"You have never killed a man," Joshua said. It was not a question.

"I know death better than most." He answered.

The Indian said nothing.

Leviticus thought about his response. Those were harsh words but true words. New words. The words of the man he was, not the man he had once been.

The sun began to rise. The pair drank a thick broth boiled over the flames. It amplified his lucidity and his pain. Silently the Indian removed the pistol from his belt and handed it to Leviticus. It was an old cap and ball Colt. It's iron pitted. Its chamber smeared with pork fat.

"Their wagon is two miles north," Joshua said. "Their wagon broke a wheel yesterday and they refuse to leave their treasure. Take my horse. Do your business and return."

It took Leviticus a moment to process this. He wanted to question how the Indian knew this, yet he did not. He knew that the Indian knew, and that was enough. "You are placing a lot of faith in me. I could just steal your horse." Leviticus said.

"You won't," Joshua answered.

"I could die, then they will have your horse and your gun."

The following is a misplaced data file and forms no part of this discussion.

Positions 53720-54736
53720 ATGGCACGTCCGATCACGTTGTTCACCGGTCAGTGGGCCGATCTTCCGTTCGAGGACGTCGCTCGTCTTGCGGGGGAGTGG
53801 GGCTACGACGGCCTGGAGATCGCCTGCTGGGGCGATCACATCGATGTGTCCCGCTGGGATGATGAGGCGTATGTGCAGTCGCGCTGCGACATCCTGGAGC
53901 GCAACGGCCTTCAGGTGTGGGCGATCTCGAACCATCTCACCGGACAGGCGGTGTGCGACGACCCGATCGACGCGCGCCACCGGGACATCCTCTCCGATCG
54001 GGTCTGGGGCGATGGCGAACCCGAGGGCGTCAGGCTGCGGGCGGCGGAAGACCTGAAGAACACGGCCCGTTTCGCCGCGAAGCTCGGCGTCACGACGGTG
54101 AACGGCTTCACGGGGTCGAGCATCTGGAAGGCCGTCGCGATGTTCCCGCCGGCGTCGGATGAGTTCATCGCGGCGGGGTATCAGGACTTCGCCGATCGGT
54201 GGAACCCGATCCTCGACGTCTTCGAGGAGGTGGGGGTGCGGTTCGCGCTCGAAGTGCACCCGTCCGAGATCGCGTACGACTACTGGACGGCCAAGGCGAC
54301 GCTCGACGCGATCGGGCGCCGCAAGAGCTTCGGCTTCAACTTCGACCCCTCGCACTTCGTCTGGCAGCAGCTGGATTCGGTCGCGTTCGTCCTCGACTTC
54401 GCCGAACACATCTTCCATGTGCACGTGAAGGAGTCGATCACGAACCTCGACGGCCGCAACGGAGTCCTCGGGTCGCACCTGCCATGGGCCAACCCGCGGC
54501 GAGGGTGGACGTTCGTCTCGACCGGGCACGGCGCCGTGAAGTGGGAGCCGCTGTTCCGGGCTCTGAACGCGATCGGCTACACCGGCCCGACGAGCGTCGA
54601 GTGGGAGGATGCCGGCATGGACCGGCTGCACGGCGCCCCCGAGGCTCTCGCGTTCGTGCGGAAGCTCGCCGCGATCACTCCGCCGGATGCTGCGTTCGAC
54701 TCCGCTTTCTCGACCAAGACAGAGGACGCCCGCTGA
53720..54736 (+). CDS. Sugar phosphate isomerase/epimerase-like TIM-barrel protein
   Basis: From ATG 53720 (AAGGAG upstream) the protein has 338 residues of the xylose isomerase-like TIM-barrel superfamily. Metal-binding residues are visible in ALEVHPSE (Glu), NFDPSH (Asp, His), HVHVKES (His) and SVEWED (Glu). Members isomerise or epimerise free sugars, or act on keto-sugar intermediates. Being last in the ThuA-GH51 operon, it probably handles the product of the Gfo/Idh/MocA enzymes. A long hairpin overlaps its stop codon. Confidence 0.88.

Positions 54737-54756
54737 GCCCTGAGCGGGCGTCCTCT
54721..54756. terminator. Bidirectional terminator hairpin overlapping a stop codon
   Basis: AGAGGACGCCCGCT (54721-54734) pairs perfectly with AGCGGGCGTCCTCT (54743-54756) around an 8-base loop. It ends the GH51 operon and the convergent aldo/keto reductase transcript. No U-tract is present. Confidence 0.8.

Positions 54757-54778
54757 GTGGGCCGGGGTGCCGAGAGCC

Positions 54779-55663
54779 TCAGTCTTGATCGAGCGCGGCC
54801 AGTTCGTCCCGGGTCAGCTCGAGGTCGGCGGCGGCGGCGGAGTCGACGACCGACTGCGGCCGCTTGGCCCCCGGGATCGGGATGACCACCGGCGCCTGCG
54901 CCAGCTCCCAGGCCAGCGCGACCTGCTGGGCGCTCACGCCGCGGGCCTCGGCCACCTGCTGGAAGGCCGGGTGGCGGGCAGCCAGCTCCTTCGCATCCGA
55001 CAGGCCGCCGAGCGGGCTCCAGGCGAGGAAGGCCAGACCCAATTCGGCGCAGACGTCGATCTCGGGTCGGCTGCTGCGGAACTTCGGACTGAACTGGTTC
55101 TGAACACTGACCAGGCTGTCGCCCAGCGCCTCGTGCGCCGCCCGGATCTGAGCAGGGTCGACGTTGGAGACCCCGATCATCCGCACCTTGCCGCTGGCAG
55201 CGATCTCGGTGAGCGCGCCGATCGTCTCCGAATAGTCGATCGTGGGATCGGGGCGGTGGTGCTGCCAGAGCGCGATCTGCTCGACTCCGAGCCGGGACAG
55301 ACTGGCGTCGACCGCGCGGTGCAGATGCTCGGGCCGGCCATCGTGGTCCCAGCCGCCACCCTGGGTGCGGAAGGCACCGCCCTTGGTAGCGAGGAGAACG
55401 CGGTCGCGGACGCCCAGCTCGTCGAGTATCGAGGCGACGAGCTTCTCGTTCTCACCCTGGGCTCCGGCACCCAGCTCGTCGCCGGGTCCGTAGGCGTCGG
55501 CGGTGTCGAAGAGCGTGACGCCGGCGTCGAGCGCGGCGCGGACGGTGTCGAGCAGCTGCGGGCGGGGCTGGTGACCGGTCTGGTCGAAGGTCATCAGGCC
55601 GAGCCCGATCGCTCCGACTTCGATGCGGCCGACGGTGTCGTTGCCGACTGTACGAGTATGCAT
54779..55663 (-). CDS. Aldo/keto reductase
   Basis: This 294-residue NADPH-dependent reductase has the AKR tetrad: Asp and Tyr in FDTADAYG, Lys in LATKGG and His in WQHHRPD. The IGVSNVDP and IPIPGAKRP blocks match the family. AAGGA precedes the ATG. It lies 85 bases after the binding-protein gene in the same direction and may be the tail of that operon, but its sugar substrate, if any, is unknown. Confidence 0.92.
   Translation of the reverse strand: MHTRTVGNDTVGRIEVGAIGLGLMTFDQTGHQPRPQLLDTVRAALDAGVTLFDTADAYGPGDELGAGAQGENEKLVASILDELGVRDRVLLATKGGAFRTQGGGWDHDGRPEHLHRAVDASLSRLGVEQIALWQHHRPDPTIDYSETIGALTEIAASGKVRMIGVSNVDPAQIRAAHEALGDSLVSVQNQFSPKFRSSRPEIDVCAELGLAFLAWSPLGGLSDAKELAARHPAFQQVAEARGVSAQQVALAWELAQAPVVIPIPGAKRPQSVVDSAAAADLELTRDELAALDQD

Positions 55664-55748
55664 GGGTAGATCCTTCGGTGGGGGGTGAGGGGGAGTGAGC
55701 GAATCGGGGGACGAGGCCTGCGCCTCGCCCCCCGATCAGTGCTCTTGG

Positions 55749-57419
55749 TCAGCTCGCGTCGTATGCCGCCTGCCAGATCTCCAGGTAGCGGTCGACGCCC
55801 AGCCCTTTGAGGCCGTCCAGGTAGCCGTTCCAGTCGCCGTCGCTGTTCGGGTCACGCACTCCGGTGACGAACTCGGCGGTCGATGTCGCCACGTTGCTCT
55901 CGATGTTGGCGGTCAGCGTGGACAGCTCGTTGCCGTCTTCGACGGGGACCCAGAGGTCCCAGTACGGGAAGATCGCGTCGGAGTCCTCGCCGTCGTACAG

"It was not my will for you to die."

Leviticus nodded.

They both sat for a moment longer, then Leviticus stood and saddled the pony. The pain was incredible, As he flung his leg over the beast's back his world turned white, yet he mounted. He looked back at Joshua only once as he left. The Indian sat by the remains of the fire, disinterested, staring into the coals.

The ride seemed swift but he knew it to be much longer. He focused his thoughts inward. He had awoken and found himself a stranger. Everything was different. The boy from the East had died in the desert. He was scared of the man that had crawled out of the boy's grave.

The wagon was exactly where the Indian said it would be. They were very close to town. Easily within walking distance, but greed kept them rooted. The four of them were wrapping wire around the shattered fellows in an effort to bind them back to one singular whole. Lucas saw him first.

Lucas Shaw was a seasoned man. He left Tennessee as a boy for California and its wells of gold. There he prospected many years. The only wealth he found was wisdom. A sly wisdom. A coyote's wisdom. He had killed men. Killed women. He was not one to be afeard. Yet fear found him that day. Fear manifest. Fear in a form more corpse than man atop a painted pony.

He audibly gasped. The other three stopped and turned. Leviticus was close now. He had brought his perpetual silence with him. The horse snorted. The sand shifted. The men's hearts convulsed within them. The pony stopped.

Cole, the boy, spoke. "Levi?"

Lucas felt ashamed. He was the grand usurper. He should have spoken first.